If four cars arrive at the same time… This doesn’t happen very often. Show courtesy and look at the intended direction of each vehicle’s turn.
If all drivers want to go straight, the problem is greater than if they all want to turn right.
Keep in mind, that you control the speed of your vehicle. If you see three other cars approaching at almost the same time, you could approach the intersection slower than the others in order to avoid too much confusion.
I personally do this sometimes just to make my life easier. I slow down more slowly than the other cars, arrive after them, and go 4th. It’s just easier on my brain.
8. Make Eye Contact At Four Way Stops
Always establish eye contact with other drivers at a four-way stop whenever this is available. When you have eye contact, check the other roads for a driver that might be about to run through the intersection without noticing the stop sign.
Drivers don’t – on purpose – hit things they can see, but might hit you if they don’t see the stop sign. This means the most dangerous area at a four way stop is usually the direction where you don’t, – haven’t, or cant’ – see a car; not from drivers who already see you and have stopped.
Someone might drive through the intersection at any given rate of speed if they don’t see the stop sign or intersection. Don’t be anxious, but do check and be prepared to act.
Realize that there are other ways to avoid collisions besides slowing down or slamming on your brakes.
In certain instances, you could avoid collisions by speeding up to get out of the way. I have done this in my life.
9. Avoid Confusing Other Drivers With ‘Rolling Stops’
As always, make a very obvious and clear stop. Avoid rolling up to the stop sign so gingerly that the other drivers aren’t sure when exactly you stopped.
I think this is mostly why people find these intersections confusing; a lot of drivers don’t actually stop. So how would anyone in their right mind be able to tell who should go first, if no one actually stopped? Questions for the universe…
Some drivers just slow down a lot, and try to figure out who should go first.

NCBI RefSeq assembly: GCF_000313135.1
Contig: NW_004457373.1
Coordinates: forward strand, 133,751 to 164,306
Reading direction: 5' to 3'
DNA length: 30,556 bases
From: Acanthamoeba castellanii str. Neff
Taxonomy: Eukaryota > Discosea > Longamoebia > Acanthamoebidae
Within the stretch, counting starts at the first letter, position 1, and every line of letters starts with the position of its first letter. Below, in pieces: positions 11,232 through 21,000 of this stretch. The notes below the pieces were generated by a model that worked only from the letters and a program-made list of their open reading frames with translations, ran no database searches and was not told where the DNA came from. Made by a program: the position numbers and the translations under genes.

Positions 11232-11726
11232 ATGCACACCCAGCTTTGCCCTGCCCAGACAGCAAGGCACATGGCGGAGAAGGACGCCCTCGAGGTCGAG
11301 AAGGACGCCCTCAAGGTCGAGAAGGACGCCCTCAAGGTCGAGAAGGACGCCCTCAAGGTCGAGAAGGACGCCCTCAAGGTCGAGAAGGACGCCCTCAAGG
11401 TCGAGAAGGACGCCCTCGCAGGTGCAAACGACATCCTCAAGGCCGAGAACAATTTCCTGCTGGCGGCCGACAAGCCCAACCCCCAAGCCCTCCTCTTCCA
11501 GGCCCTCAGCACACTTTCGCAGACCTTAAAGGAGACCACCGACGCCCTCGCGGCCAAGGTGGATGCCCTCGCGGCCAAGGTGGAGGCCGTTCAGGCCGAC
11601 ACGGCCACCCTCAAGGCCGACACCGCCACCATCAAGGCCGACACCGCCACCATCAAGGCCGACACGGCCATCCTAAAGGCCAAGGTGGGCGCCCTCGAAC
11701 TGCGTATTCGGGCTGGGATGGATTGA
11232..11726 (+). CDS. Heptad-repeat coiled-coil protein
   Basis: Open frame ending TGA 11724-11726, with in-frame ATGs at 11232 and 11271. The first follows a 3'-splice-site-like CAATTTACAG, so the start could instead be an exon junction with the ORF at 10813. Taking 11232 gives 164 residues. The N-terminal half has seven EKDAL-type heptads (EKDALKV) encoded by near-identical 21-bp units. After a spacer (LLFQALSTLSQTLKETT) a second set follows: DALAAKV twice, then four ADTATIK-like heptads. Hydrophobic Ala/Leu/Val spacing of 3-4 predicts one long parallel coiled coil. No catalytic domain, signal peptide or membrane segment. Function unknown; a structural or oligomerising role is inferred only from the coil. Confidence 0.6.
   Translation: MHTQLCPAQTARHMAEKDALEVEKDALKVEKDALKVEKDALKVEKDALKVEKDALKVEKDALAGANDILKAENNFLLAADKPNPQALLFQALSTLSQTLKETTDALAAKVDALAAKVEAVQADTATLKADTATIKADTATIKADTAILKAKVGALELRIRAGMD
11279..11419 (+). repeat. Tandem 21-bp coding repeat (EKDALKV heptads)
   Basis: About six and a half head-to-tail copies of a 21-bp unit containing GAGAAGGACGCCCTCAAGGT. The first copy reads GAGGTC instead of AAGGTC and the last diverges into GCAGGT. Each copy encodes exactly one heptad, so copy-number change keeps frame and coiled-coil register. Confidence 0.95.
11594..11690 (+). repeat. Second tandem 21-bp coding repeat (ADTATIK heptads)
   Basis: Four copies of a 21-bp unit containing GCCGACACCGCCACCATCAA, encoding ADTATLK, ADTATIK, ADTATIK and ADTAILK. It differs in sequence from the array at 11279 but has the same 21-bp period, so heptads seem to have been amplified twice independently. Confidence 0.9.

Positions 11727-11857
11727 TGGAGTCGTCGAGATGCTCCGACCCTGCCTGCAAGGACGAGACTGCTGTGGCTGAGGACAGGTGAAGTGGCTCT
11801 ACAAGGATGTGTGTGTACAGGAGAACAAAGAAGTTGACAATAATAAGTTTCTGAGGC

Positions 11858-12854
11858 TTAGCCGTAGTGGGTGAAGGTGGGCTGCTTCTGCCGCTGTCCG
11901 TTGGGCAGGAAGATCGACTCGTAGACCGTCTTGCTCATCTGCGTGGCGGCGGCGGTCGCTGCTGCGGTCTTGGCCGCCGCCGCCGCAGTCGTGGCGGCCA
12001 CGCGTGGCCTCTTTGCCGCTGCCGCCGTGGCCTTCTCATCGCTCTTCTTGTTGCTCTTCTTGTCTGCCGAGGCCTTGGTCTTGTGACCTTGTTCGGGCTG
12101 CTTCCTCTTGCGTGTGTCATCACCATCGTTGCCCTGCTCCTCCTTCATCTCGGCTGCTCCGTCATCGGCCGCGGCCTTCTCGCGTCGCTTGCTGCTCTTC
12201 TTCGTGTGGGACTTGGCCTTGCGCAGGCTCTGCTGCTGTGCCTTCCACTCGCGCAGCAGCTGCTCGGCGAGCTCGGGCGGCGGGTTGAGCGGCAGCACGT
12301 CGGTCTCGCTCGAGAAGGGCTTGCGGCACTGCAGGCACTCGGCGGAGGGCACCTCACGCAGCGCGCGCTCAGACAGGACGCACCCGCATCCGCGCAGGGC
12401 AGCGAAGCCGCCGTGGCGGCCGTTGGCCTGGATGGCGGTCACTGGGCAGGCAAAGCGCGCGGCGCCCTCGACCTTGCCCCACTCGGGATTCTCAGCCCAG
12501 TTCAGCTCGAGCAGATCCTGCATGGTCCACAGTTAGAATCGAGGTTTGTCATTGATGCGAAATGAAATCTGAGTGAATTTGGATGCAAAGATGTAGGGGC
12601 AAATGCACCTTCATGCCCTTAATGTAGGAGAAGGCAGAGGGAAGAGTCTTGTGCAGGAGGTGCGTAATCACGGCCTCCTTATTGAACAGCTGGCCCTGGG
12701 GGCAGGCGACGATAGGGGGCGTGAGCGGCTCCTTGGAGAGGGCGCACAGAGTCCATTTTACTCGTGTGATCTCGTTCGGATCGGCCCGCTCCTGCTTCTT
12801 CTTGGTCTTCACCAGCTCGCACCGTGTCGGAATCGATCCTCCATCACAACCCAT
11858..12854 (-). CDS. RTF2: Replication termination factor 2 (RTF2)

Don’t give yourself whiplash, but do make your “I stopped” obvious.
10. Where Are The Other Drivers Intending To Go At The Four Way Stop?
Obviously you need to pay attention to the direction the drivers say they want to go. If all 4 cars want to go straight, that is a much larger problem than if they all want to turn right, right?
11. Use Caution & Consider Your Movements
One instance where I would recommend being very cautious with this is when you’re about to turn left.
Say the 2 vehicles are approaching each other, you’ve stopped, but you’re not sure the other vehicle is actually going to stop (i.e. the speed of the vehicle is still quite high).
Sometimes drivers do not see the stop sign. There are some pretty sketchy intersections where nature, a large truck, or something else is blocking the visibility. This would be potentially very dangerous, since you’re planning to cross the path of the other car.
And it’s not always going to be obvious that a driver facing you might have visibility issues with their stop sign; for we can only see what we can see.
12. Take Your Time At The Four Way Stop
In this case, I usually hesitate until I’m 100% sure the driver is going to stop, and then proceed. If he’s not slowing down at all, then flash your high beams or honk so that others do not get injured.
Some stop signs are very difficult to see, like this 4-way stop intersection in beautiful Burnaby, Canada for example